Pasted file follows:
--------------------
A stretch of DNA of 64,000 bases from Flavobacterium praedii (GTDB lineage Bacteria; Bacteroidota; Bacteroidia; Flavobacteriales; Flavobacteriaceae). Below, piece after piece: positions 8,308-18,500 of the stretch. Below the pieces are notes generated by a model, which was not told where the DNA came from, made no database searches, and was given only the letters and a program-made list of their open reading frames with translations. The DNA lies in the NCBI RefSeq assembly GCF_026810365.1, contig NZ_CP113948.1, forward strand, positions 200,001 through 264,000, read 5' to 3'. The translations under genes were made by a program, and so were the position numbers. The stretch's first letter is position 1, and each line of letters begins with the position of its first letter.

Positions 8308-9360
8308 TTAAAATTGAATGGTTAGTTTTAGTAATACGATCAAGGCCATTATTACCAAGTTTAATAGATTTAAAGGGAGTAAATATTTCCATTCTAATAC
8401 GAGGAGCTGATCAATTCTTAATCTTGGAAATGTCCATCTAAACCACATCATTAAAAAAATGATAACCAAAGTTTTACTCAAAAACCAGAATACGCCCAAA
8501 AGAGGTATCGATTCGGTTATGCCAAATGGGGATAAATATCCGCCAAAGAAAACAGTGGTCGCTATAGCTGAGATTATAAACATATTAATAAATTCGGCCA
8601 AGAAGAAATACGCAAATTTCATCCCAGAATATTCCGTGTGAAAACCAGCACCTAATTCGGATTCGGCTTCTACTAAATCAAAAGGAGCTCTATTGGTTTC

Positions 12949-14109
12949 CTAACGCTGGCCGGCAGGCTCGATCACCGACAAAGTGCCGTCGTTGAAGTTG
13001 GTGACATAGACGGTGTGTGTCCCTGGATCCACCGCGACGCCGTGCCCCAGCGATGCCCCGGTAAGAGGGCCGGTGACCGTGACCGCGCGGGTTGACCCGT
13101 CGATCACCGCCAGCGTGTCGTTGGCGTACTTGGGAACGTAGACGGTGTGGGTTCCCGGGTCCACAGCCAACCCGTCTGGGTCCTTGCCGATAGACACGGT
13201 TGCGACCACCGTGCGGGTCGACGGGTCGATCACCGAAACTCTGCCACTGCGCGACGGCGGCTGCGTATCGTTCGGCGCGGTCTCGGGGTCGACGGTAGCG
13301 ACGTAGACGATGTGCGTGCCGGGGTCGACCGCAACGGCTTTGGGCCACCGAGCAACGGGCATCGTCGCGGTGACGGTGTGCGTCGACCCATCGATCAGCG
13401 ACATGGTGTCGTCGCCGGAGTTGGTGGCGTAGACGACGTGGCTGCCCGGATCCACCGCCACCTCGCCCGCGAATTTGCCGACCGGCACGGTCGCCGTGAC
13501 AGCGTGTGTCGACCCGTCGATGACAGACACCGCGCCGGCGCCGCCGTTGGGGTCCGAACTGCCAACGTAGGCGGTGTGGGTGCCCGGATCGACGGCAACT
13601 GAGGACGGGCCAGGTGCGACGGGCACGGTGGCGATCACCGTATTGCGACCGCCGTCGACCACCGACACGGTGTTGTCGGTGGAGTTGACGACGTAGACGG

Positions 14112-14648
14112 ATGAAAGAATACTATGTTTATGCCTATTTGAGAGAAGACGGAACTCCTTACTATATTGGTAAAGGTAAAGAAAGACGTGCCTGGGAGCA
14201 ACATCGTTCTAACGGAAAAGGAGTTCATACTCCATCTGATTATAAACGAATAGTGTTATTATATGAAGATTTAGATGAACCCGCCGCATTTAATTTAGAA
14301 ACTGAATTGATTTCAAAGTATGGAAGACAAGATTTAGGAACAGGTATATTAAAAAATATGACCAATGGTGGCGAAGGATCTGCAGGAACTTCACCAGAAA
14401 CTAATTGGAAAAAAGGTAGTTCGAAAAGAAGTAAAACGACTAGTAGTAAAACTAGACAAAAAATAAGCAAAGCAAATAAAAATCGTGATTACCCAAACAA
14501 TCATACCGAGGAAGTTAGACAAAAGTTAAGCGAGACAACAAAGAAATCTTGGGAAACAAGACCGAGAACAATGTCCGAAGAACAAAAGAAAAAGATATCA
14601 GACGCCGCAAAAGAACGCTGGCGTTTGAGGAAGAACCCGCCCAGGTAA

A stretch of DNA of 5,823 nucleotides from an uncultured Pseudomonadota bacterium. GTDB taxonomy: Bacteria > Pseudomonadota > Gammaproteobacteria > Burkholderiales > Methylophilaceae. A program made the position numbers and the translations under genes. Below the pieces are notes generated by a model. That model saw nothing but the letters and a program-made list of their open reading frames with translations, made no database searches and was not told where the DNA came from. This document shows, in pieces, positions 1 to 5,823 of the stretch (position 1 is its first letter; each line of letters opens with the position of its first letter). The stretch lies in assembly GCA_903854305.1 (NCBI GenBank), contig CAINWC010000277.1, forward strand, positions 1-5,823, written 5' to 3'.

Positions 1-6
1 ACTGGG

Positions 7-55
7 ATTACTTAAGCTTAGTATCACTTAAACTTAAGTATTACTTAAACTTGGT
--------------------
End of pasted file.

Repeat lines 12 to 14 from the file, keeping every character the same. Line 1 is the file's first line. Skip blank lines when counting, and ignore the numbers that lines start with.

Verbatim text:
13301 ACGTAGACGATGTGCGTGCCGGGGTCGACCGCAACGGCTTTGGGCCACCGAGCAACGGGCATCGTCGCGGTGACGGTGTGCGTCGACCCATCGATCAGCG
13401 ACATGGTGTCGTCGCCGGAGTTGGTGGCGTAGACGACGTGGCTGCCCGGATCCACCGCCACCTCGCCCGCGAATTTGCCGACCGGCACGGTCGCCGTGAC
13501 AGCGTGTGTCGACCCGTCGATGACAGACACCGCGCCGGCGCCGCCGTTGGGGTCCGAACTGCCAACGTAGGCGGTGTGGGTGCCCGGATCGACGGCAACT